regular translation creation failed

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Mar 13th, 2009
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I have an ASA5505 that terminates both an IPSec and SSL VPN (pool /24). It's 'inside' interface is in another ASA's DMZ ( When I VPN in I can access all resources inside, however I can not reach any services on the network. The error in the log is

Mar 13 2009 09:38:26: %ASA-3-305006: regular translation creation failed for icmp src dmz: dst dmz: (type 0, code 0)

I have the two subnets NAT exempted and I have same-security-traffic permit intra-interface on. Any ideas on where to go?

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Ivan Martinon Fri, 03/13/2009 - 11:52
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This DMZ is a different interface right? does this nat exemption applied to that particular interface?

Collin Clark Fri, 03/13/2009 - 12:11
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Yes, it's on a 2nd ASA. How do you apply nat-exempt to an interface? After some more research here's what it looks like is happening. My VPN connection directly contacts the resource ( The resource contacts it's DG (the 2nd ASA with DMZ interface, The ASA complains that the SYN ACK connection is invalid and drops it. It makes sense why it does it, just wondering if there is a fix. I have verified this by adding a static route in for my VPN subnet ( I can always create a new DMZ just for VPN as well. I've also attached a diagram.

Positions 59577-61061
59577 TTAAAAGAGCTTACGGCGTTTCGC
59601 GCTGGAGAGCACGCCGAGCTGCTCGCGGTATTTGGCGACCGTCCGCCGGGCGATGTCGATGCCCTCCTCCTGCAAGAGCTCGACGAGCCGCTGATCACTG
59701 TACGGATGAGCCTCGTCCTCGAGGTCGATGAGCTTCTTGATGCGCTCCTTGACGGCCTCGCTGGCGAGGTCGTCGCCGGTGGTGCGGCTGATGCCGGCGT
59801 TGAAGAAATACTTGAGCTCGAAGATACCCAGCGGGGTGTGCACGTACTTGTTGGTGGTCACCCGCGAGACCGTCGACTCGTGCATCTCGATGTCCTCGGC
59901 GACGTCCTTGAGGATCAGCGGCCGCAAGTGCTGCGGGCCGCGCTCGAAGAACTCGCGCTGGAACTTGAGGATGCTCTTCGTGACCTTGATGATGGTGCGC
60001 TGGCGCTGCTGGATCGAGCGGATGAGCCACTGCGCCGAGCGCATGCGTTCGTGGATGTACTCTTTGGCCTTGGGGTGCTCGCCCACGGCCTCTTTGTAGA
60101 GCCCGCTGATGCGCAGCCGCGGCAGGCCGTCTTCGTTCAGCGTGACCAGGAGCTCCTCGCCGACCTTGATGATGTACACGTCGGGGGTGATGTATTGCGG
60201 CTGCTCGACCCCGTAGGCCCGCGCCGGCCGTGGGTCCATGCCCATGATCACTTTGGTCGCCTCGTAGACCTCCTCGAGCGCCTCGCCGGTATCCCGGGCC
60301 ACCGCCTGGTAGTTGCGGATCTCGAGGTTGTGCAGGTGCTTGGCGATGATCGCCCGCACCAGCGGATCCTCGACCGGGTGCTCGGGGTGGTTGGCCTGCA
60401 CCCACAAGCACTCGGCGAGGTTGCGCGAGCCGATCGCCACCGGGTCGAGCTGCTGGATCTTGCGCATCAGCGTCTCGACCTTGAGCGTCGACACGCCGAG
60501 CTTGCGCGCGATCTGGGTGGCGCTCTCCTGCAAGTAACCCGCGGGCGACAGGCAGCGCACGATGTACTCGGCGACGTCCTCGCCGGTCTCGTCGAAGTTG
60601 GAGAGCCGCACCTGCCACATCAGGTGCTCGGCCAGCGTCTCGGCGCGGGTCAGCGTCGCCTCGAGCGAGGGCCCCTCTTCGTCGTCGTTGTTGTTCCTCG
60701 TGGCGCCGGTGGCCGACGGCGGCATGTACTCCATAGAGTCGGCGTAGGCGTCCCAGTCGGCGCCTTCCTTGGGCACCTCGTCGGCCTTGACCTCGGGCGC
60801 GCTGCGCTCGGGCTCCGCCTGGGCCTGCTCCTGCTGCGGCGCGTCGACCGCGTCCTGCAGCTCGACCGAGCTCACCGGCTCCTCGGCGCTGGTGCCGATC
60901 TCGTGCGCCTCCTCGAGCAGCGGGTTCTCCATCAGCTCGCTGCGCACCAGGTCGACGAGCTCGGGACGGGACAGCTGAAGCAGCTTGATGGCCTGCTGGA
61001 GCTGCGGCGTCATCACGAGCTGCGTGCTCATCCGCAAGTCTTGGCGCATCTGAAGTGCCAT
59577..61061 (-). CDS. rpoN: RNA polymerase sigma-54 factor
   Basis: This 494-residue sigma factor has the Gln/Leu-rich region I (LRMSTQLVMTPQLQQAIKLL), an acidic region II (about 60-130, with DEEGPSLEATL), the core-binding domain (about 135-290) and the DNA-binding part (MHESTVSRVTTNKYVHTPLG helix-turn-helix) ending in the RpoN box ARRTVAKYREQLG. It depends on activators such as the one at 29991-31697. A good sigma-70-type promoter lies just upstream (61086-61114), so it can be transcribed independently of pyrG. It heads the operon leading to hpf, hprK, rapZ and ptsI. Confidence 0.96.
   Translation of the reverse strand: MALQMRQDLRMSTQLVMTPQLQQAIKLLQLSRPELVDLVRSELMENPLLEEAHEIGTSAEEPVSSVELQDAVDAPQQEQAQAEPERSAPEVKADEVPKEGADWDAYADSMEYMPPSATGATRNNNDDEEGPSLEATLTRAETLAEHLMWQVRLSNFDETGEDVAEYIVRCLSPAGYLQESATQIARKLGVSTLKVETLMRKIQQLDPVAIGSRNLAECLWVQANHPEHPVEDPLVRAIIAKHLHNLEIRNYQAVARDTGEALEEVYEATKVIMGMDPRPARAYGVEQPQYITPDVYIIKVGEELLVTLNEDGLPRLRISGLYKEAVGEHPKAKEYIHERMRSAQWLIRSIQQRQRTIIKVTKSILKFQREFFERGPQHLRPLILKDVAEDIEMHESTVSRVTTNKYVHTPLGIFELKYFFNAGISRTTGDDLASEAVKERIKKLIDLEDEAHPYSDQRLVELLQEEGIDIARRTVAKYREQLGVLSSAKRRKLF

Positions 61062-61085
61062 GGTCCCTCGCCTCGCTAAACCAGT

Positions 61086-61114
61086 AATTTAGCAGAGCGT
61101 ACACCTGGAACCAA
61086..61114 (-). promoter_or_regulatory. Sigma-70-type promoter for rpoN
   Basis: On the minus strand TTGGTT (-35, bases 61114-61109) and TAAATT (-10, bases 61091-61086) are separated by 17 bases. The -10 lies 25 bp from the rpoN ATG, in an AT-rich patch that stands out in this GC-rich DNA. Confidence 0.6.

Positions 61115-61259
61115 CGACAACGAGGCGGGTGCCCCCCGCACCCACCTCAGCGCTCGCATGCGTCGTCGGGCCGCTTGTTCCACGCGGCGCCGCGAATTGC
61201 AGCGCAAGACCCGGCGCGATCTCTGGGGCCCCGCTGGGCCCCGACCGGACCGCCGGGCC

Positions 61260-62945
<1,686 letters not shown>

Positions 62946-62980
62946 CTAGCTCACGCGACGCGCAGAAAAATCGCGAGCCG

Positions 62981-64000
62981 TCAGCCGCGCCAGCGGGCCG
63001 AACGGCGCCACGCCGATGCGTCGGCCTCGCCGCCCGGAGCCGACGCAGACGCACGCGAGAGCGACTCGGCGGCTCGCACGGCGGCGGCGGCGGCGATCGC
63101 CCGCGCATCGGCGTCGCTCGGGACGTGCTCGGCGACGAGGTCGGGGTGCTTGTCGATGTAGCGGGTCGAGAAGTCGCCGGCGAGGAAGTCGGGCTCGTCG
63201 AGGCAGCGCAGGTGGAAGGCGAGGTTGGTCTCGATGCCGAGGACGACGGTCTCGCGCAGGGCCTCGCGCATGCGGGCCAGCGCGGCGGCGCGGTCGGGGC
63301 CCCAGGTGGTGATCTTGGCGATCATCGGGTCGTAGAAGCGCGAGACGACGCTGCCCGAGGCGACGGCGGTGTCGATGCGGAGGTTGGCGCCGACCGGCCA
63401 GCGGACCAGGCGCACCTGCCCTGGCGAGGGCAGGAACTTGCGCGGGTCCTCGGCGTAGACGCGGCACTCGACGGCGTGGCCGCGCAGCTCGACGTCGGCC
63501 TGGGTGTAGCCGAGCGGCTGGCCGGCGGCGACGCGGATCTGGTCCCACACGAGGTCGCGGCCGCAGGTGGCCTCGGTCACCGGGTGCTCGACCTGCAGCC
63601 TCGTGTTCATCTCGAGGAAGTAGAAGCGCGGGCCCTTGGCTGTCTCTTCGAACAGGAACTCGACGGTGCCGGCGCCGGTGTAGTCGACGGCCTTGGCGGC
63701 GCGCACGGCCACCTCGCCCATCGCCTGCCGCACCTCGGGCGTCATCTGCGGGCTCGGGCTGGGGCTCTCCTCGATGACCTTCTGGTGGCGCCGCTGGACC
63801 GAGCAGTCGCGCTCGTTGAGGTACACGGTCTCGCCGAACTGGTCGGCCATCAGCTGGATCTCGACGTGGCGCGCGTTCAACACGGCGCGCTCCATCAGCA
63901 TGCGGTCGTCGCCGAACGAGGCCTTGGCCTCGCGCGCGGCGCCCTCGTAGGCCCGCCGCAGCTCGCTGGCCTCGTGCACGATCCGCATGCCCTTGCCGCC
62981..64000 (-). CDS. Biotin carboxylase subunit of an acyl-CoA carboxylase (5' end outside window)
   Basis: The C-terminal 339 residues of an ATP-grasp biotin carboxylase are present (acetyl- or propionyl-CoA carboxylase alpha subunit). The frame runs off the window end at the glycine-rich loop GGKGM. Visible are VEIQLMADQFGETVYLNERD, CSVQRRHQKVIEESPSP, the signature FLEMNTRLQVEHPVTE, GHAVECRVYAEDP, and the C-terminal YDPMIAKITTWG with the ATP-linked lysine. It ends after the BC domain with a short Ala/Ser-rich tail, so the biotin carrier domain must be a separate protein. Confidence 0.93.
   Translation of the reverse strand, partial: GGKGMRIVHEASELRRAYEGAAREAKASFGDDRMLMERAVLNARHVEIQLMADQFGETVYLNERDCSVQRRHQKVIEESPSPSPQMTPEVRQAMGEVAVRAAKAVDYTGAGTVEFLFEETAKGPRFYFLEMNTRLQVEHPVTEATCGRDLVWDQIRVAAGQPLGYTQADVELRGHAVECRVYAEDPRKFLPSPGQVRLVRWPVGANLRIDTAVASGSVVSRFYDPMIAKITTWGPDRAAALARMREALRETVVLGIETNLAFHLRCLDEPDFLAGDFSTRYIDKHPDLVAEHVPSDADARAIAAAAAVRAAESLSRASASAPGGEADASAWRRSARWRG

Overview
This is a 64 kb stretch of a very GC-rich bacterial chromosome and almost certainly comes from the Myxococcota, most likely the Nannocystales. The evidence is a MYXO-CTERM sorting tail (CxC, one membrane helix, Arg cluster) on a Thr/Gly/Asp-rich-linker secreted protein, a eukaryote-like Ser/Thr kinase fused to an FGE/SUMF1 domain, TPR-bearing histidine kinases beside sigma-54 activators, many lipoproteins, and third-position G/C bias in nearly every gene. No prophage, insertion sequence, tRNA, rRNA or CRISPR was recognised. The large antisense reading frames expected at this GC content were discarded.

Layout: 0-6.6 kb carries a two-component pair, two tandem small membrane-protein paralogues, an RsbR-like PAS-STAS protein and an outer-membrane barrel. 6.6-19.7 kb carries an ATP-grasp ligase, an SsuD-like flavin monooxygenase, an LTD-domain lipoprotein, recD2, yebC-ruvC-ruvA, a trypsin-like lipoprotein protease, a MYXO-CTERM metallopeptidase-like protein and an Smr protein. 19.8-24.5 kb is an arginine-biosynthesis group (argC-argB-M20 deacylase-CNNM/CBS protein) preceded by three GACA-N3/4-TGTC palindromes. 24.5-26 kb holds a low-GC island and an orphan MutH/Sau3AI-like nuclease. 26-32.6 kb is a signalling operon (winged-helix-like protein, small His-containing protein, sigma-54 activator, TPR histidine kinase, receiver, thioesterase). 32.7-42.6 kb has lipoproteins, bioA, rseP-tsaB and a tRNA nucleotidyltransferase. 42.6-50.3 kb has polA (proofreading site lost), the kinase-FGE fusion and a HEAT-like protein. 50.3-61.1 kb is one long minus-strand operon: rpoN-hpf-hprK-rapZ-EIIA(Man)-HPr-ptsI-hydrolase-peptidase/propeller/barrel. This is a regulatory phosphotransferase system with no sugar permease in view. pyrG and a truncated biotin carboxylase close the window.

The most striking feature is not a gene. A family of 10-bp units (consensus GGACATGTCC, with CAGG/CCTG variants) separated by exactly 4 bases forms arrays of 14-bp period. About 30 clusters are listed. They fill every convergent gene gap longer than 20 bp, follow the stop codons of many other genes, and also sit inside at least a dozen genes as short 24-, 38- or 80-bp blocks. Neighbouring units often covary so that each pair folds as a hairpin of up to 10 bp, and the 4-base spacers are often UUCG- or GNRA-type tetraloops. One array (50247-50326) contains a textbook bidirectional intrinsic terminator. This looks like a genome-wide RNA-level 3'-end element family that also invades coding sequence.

Ivan Martinon Fri, 03/13/2009 - 13:39
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Oh ok, now it is clear! so pretty much "asymmetric routing" do you have the same security-traffic permit inter-interface? on the ASA that complains about the syn packet? Also go ahead and force a route from the ASA where the VPN clients connect that in order to reach this particular server the traffic goes to this to force the 3 way handshake to go over that asa and respect that when the server ( sends traffic to its DG it follows the path.

Or create a static route on the server that to reach the pool it will go to the

Collin Clark Fri, 03/13/2009 - 14:10
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I like the idea of placing the route in the VPN ASA. It looks better but in the ASA I now get no translation group found. I have it NAT exempted. You mentioned we can do that by interface? Or how would a static look?

Well not to offend anyone but I would go with the idea of configuring static routes on Server itself rather than VPN ASA. Configuring a static route on VPN ASA moves packet on the same broadcast domain more than required and this might create a problem in future. It is better to go with the idea of placing static routes on server itself for your pool of IPs.

Collin Clark Mon, 03/16/2009 - 09:22
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My only "problem" with going that direction is that I have zero control over any of the resources in the DMZ. If a server gets replaced, communications via VPN is broke and I can't fix it (I'm a remote consultant). Documentation on the servers would be ideal, but that is handled by someone else (another consultant). Static routes on servers are a very easy thing to forget when migrating to new hardware.


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